The definition of an acid or a base depends on the system you are using. In the Arrhenius definition of acids and bases, an acid is a substance that releases hydrogen ions when dissolved in water, and a base is a substance that releases hydroxide ions. Although in chemistry today, the Brønsted-Lowry definition has largely superseded it, under the Arrhenius definition it is possible to predict the result of the neutralization of an acid with a base, which is a salt and water.
If a chemist doesn't specify which acid-base system they are using, it can be assumed they are working within the Brønsted-Lowry system. A Brønsted acid is any substance that can donate a hydrogen ion. A Brønsted base is defined as any substance that can accept a hydrogen ion. In other words, a Brønsted acid is a proton donor, and a Brønsted base is a proton receiver. The Brønsted-Lowry system implies the acid-base reaction to occur within a system of conjugate acid-base pairs governed by an equilibrium. Acids increase the concentration of hydrogen ions, while bases decrease the concentration of hydrogen ions. The acidity or basicity of a solution can therefore can be measured by its hydrogen ion concentration (or pH, the negative logarithm of concentration).
The Lewis definition of acids (as electron pair receivers) and bases (as electron pair donors) is actually broader than either the Arrhenius or Brønsted-Lowry. The Lewis system provides a productive framework for viewing many chemical events from nucleophilic approach to the formation of coordination complexes, although the Brønsted-Lowry system is the traditional framework for discussion and problem solving involving acid-base equilibria.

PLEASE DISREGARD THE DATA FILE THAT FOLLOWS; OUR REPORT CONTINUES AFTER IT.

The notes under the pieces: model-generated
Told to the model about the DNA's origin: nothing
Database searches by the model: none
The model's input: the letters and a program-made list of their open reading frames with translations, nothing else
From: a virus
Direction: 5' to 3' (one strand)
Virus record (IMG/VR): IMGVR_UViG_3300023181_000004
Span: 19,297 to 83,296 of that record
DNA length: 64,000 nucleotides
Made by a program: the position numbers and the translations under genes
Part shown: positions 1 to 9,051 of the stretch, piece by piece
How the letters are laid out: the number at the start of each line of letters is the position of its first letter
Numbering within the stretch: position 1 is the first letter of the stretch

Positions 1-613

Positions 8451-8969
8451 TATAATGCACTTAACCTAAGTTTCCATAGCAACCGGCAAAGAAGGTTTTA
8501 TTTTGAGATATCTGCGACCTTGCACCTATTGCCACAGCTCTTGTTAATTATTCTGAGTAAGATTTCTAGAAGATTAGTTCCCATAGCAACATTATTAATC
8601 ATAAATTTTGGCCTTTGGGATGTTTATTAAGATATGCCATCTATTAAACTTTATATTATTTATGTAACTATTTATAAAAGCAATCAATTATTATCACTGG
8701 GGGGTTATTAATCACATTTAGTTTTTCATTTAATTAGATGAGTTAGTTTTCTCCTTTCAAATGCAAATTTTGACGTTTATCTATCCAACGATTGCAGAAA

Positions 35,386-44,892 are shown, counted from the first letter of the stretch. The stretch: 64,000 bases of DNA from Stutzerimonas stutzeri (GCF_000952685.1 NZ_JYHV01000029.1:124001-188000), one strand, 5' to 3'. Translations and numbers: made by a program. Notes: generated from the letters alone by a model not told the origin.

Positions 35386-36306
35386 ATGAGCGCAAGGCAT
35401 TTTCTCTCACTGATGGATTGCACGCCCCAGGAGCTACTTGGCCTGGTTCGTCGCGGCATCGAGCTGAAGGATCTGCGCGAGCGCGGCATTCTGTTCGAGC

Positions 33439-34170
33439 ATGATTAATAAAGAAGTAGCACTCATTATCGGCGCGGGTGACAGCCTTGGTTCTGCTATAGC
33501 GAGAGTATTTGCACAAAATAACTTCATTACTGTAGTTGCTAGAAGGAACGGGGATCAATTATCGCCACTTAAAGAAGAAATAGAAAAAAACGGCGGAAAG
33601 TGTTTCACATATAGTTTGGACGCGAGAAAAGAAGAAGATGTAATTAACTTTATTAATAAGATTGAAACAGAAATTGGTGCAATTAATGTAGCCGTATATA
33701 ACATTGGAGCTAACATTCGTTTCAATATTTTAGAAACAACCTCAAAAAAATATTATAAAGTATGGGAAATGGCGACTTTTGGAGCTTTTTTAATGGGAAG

As with Solutions, the previous chapter, every MCAT will have a number of questions deriving from the material in Acids & Bases. Although big, multi-variable quantitative acid-base equilibrium questions are a standard of Chem 101, you are not likely to run into such questions on the MCAT. However, the MCAT definitely will call on you to demonstrate that you understand the basic concepts of acid-base equilibrium. Buffers & indicators are MCAT favorites, as well as titration curves.
Acids & Bases Practice Items
Conceptual Vocabulary Self-Test
Basic Terms Crossword Puzzle
Basic Puzzle Solution
Conceptual Vocabulary for Acids & Bases
Acids & Bases
An acid is traditionally considered any chemical compound that, when dissolved in water, gives a solution with a pH less than 7.0.
A base is most commonly thought of as a substance that can accept protons.
pH is a measure of the acidity or alkalinity of a solution.
A strong acid is an acid that dissociates completely in an aqueous solution.
Acetic acid, also known as ethanoic acid, is an organic chemical compound best recognized for giving vinegar its sour taste and pungent smell.
Carboxylic acids are organic acids characterized by the presence of a carboxyl group.
Sodium hydroxide, also known as lye, caustic soda and sodium hydrate, is a caustic metallic base.
Hydronium is the common name for the cation derived from protonation of water. It is the simplest type of an oxonium ion.
An acid-base reaction is a chemical reaction that occurs between a proton donor and a proton receiver.
A Lewis base is any molecule or ion that can form a new coordinate covalent bond, by donating a pair of electrons.
Amines and nitrogen-containing heterocyclic compounds are organic bases.
Amines are organic compounds and a type of functional group that contain nitrogen as the key atom. Structurally amines resemble ammonia, wherein one or more hydrogen atoms are replaced by alkyl and aryl groups.
Hydrochloric acid is the aqueous solution of hydrogen chloride gas.
A Lewis acid can accept a pair of electrons and form a coordinate covalent bond.
A weak base is a chemical base that does not ionize fully in an aqueous solution